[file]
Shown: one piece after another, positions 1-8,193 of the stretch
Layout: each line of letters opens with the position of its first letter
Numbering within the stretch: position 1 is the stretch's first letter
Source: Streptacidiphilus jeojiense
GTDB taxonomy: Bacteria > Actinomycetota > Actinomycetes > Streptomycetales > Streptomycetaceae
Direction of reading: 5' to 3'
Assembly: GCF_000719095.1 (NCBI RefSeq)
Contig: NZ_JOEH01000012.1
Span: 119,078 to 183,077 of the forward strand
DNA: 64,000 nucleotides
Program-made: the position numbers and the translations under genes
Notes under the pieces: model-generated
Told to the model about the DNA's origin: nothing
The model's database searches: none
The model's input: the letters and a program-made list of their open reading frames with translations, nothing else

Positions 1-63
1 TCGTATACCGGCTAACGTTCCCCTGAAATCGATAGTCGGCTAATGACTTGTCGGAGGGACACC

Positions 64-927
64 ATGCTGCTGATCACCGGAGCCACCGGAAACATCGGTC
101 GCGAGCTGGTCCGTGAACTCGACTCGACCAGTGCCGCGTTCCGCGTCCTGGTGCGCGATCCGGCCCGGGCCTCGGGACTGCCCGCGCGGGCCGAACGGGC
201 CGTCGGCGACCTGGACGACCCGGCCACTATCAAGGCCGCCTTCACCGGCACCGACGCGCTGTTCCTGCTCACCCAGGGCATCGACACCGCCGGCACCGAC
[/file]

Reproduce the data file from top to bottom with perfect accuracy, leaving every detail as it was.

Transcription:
Shown: one piece after another, positions 1-8,193 of the stretch
Layout: each line of letters opens with the position of its first letter
Numbering within the stretch: position 1 is the stretch's first letter
Source: Streptacidiphilus jeojiense
GTDB taxonomy: Bacteria > Actinomycetota > Actinomycetes > Streptomycetales > Streptomycetaceae
Direction of reading: 5' to 3'
Assembly: GCF_000719095.1 (NCBI RefSeq)
Contig: NZ_JOEH01000012.1
Span: 119,078 to 183,077 of the forward strand
DNA: 64,000 nucleotides
Program-made: the position numbers and the translations under genes
Notes under the pieces: model-generated
Told to the model about the DNA's origin: nothing
The model's database searches: none
The model's input: the letters and a program-made list of their open reading frames with translations, nothing else

Positions 1-63
1 TCGTATACCGGCTAACGTTCCCCTGAAATCGATAGTCGGCTAATGACTTGTCGGAGGGACACC

Positions 64-927
64 ATGCTGCTGATCACCGGAGCCACCGGAAACATCGGTC
101 GCGAGCTGGTCCGTGAACTCGACTCGACCAGTGCCGCGTTCCGCGTCCTGGTGCGCGATCCGGCCCGGGCCTCGGGACTGCCCGCGCGGGCCGAACGGGC
201 CGTCGGCGACCTGGACGACCCGGCCACTATCAAGGCCGCCTTCACCGGCACCGACGCGCTGTTCCTGCTCACCCAGGGCATCGACACCGCCGGCACCGAC